Dessa’s Parts of Speech

If I had anything witty to say, it would automatically be over-shadowed by half or more of whatever Dessa has to say. Even my best material is only different than what she might write, not better. So, if outdoing a half-assed music blogger is an accomplishment, Dessa deserves accolades. As it is, she outdoes me by waking up in the morning. That’s all it takes. But that’s all about her writing, her verbal fluency. Does it fit into music? It does. More often than not.

Dessa, performing in Minneapolis with Doomtree in December 2010

Dessa, performing in Minneapolis with Doomtree in December 2010

So, who/what is Dessa anyway? She’s the person pictured to left/above/below (who knows where it ends up). Please ignore where the rapt audience members hands are and just notice that they are rapt. That’s because Dessa is entrancing, visually, aurally, lexically, and many other adverbs you can find. Dessa writes (three books so far), she’s competed in slam poetry (winning on her first try), records on her own (this is her third album) and as part of alternative hip-hop collective Doomtree (another three albums), performs with the Boy Sopranos (which has no boys and one soprano), teaches (recently at the McNally School of Music), and, yes, wakes up every morning (maybe sleeping in at times). She sings, writes, raps. She’s smarter than … well … a lot of people and more creative than … well … a lot of other people. Oh, crap, I’m sounding like her audience looks, but, trust me, my hands are fully on the keyboard/mouse.

In her first two albums and single EP, her style was of a mid-tempo club singer with poetic understandable sections of rap. Any defiance or intensity came first from her lyrics or vocal style with the music only enhancing or coloring the emotion. She’s talked about feeling reluctant to sing, for fear of being put into the hip-hop role of the woman who sings the hook … and stays out of the way. In her solo material, she gets to define her own territory. She can sing, rap, or whatever serves her vision and her songs. Previously, a common theme were stories of childhood vulnerability and it’s adult consequences. Perhaps it’s natural for her current work to emphasize what she is now, a self-made woman with vulnerabilities that she’s strong enough to discuss. She doesn’t claim perfection, she claims herself, her identity.

Parts of Speech by Dessa

Parts of Speech by Dessa

This album spans a wider territory than before. Here, she adds in more electronic dance music (EDM) production at times. In the middle are new songs like the old, compelling stories of emotions or lifes in a mid-tempo thought-provoking songs. At the other extreme, she brings in more orchestral sounds and makes perfect use of Jessy Greene and Aby Wolf. Acoustic guitar and keyboards feature throughout most of the album. When replaced by electronic dance production, as in “Call Off Your Ghost”, the fundamental song gets lost in the clash between energetic rhythm and more contemplative vocals. The result is a heartfelt mellow R&B style song on a frantic train platform, not the best combo. However, “Warsaw” gets the balance right even with added disco flavors (your ears can perceive tastes!). Better yet, “The Lamb” is filled with haunting defiance and electronic production that adds just the right propulsion to the spectacular vocals.

Her past style comes through in “Skeleton Key” although I swear it starts out as the Beatles “Day in the Life”. OK, I mildly swear. “Beekeeper” brings out another occasional theme from her past work where discusses the lives of working people, both literal (a beekeeper) and generally.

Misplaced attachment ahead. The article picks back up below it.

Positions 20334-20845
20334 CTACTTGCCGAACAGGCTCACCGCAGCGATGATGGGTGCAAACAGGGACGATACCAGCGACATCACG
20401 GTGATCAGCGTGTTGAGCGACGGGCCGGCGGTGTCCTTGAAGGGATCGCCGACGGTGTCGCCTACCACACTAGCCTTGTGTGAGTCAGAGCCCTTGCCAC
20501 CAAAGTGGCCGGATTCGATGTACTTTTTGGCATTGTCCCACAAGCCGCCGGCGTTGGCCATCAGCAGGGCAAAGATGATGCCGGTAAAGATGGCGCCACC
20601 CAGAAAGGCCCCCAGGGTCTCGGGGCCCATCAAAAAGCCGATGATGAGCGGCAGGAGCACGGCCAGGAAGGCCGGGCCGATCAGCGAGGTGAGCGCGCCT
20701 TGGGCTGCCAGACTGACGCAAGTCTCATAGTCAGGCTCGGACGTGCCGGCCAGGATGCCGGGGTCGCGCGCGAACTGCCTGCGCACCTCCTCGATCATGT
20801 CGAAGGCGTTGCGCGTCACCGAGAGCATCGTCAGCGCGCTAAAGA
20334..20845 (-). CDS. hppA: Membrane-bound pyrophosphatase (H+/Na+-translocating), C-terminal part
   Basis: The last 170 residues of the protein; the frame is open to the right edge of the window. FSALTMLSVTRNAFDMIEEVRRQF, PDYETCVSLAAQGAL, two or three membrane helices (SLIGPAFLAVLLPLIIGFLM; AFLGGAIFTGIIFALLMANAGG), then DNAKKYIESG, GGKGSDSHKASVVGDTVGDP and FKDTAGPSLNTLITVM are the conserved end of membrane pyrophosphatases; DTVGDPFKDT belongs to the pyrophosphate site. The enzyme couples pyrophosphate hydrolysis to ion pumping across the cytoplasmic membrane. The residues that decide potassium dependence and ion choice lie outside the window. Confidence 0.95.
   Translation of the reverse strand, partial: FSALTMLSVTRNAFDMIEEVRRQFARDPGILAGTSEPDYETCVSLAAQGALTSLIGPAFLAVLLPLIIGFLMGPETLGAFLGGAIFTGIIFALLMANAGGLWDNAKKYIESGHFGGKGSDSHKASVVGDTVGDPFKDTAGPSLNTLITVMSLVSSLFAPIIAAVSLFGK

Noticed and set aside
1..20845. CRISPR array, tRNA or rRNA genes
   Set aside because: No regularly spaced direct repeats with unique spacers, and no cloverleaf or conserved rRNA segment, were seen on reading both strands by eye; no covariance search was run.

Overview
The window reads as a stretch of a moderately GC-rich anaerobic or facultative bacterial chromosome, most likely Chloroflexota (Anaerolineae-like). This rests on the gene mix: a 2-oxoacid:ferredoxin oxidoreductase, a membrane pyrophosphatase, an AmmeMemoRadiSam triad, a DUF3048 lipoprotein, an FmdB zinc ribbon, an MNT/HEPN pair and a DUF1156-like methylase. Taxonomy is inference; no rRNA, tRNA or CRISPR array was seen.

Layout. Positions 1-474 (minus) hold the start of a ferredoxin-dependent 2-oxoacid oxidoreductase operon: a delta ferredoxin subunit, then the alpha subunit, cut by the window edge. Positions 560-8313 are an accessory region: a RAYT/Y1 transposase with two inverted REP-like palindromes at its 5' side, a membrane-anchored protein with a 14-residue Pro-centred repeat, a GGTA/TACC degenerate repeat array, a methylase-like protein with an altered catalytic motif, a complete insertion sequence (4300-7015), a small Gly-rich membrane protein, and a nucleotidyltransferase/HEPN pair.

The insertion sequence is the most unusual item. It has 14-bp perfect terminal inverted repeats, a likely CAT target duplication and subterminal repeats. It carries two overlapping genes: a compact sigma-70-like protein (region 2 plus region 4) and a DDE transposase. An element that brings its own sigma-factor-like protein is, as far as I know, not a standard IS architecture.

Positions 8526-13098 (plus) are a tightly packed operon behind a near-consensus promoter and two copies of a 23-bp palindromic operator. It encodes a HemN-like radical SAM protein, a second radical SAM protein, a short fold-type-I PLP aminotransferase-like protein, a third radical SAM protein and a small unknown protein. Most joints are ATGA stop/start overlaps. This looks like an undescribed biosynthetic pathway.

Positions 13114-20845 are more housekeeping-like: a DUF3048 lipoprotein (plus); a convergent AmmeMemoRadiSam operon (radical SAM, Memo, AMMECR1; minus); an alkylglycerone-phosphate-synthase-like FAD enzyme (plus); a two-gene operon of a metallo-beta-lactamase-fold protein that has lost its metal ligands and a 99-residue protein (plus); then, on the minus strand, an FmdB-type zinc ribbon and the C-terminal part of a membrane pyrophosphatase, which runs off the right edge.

Lyrically, the album is golden, like the very descriptive phrase of an (ex-)lover: “mouthful of your smoke” from “Man I Knew”. Or, better yet, “Dear Marie” shows the vulnerable honesty of her lyrics as she tells a story. Is it true? Who knows, but it feels really. Consider:

You said that I could leave you lonely in a crowded room
By smiling bright for everyone but you
And I’m embarrassed to confess it, but it all rings true
You said that charm of mine was easy to abuse

The album includes some of the strut she shows in her work with Doomtree in “Fighting Fish”, a song that feels instantly comfortable as if you’ve liked it for a decade already.

The Boy Sopranos (l to r, Dessa, Aby Wolf, and Jessy Greene)

The songs themselves stand alone, but Dessa put some obvious thought into the order of the album as shown by the spectacular sequence, late in the album of “It’s Only Me” and “Sound the Bells”. “It’s Only Me” tells of a relationship on the edge between intimacy and breaking up. The singing flows so naturally and fluidly along with the lyrics. Chills. I had chills listening to the arresting lyrics sung over a small orchestral score. “Sound the Bells” drops the orchestral complexity, leaving mostly just a piano, adding in backing vocals from Boy Sopranos collaborators Jessy Greene and Aby Wolf. One of the best two songs sequences ever.

Dessa may not be for everyone. She sits between several genres prone to fussiness about what gets included under the label, but almost anyone can appreciate the sincerity, the creativity, and sheer poetry she puts into each song. She is the real deal.

10 thoughts on “Dessa’s Parts of Speech

    • You can preview her work at her Bandcamp site, reachable directly, through links at Wikipedia, or just by clicking on the album picture. This album and A Badly Broken Code are pretty good. Castor, the Twin is a complete reworking of A Badly Broken Code after a tour, so that’s two versions to choose from. Fun stuff! Orange approved.

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